Clark, G. (2009). Review essay: Angus Maddison, Contours of the world economy, 1-2030 AD: essays in macro-economic history. Journal of Economic History 69(4): 1156−1161.

Prados de la Escosura, L. (2000). International comparisons of real product, 1820–1990: an alternative data set. Explorations in Economic History 37(1):1–41.


On the many failures of (southern) Italy to catch up

Regional income inequality in Italy in the long run (1871–2001). Patterns and determinants


Emanuele FELICE ( Departament d’Economia i d’Història Econòmica, Universitat Autònoma de Barcelona


The chapter presents up-to-date estimates of Italy’s regional GDP, with the present borders, in ten-year benchmarks from 1871 to 2001, and proposes a new interpretative hypothesis based on long-lasting socio-institutional differences. The inverted U-shape of income inequality is confirmed: rising divergence until the midtwentieth century, then convergence. However, the latter was limited to the centrenorth: Italy was divided into three parts by the time regional inequality peaked, in 1951, and appears to have been split into two halves by 2001. As a consequence of the falling back of the south, from 1871 to 2001 we record s-divergence across Italy’s regions, i.e. an increase in dispersion, and sluggish ß-convergence. Geographical factors and the market size played a minor role: against them are both the evidence that most of the differences in GDP are due to employment rather than to productivity and the observed GDP patterns of many regions. The gradual converging of regional GDPs towards two equilibria instead follows social and institutional differences – in the political and economic institutions and in the levels of human and social capital – which originated in pre-unification states and did not die (but in part even increased) in postunification Italy.


Review by Anna Missiaia

This paper was distributed by NEP-HIS on 2013-12-29. The author, Emanuele Felice, engages  with the mother of all research questions in the economic history of post-Unification Italy, which is “why did the south fall behind?”. The large and widening economic gap between the north and south of Italy remains one of the “big topics” in Italian economic history and one upon which consensus is far from being reached. The paper by Felice aims at providing both new quantitative data to assess this gap and a discussion on what caused and, equally important, what did not cause the formation and persistence of the north/south divide.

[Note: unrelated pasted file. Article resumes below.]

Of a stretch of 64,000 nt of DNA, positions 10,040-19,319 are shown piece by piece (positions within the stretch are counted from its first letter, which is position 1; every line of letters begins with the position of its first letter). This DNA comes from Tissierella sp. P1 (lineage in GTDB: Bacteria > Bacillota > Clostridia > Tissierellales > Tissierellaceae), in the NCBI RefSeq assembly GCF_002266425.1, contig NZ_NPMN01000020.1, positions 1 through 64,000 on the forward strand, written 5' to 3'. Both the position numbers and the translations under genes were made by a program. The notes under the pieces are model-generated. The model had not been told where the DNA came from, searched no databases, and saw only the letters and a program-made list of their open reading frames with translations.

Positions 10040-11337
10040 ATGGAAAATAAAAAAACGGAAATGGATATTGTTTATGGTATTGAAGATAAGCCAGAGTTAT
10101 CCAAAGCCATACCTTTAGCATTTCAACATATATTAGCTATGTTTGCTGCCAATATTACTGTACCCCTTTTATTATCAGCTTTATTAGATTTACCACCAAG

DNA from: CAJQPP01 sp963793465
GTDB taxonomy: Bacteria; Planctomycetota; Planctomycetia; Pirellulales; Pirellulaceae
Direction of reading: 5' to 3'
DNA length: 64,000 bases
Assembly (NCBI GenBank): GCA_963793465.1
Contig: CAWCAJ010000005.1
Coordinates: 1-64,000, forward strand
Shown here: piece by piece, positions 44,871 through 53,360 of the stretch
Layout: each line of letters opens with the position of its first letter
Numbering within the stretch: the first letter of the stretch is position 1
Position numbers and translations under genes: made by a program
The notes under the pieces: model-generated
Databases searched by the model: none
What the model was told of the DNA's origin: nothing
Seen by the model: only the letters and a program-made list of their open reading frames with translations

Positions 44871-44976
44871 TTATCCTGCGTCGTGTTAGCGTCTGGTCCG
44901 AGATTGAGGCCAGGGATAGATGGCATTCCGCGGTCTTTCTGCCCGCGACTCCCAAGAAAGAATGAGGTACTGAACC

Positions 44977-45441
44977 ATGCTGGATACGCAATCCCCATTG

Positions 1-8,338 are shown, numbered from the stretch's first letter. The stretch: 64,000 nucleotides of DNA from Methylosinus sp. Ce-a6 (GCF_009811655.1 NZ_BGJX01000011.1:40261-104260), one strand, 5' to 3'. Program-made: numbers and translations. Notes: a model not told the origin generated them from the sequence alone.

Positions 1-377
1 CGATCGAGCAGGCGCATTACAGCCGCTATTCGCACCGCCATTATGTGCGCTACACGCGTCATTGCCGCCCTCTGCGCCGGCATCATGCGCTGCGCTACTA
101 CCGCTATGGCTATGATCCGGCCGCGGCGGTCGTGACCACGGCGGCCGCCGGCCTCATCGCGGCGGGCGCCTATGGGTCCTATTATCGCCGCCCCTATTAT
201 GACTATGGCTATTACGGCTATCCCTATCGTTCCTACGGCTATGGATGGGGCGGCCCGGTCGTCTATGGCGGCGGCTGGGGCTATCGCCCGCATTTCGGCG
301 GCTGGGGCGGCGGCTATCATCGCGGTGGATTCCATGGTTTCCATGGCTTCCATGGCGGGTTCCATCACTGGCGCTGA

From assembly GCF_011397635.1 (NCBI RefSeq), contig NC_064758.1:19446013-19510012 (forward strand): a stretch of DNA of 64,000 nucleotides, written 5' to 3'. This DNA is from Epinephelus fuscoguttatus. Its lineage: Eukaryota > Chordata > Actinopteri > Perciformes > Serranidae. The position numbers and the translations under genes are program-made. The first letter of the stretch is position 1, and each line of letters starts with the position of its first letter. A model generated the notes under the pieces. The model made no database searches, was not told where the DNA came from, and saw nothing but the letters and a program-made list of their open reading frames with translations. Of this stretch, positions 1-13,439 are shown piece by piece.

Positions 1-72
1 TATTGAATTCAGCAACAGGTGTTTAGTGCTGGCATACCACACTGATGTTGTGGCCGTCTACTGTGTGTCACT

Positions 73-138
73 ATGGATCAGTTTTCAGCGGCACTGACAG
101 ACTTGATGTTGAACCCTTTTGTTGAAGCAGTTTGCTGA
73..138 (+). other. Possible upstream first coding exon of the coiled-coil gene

Emanuele Felice

Emanuele Felice

Let us start with the quantitative assessment. Felice provides new estimates of regional GDP at present borders. Given the long-run perspective adopted, it is necessary to make sure that we are comparing the same regions through time. This is not straightforward for Italy as it experienced several changes in its borders between 1871 and 2001. Felice collected detailed data from foreign (mostly Austrian) sources on territories that eventually become part of northern Italy. This data enables him to produce regional GDP per capita estimates for 10 year benchmarks from 1871 to 2001.

Felice then measures convergence and divergence across regions. The bottom line is that Italian regions diverged during most of the period under study. This divergence exacerbated the most between World War I (WWI) and the late 1950s. Then during the so called “Economic Miracle” of the 1960s, Italian regions experienced a degree of convergence. This convergence took place during a period of very high economic growth in the north and Felice attributed this convergence to the heavy subsidising of the southern economy. Felice also observes that while the south failed to catch up with the rich north, the northeast and centre succeeded in the task, reaching similar GDP per capita levels to those of the original Industrial Triangle towards the end of the 20th century.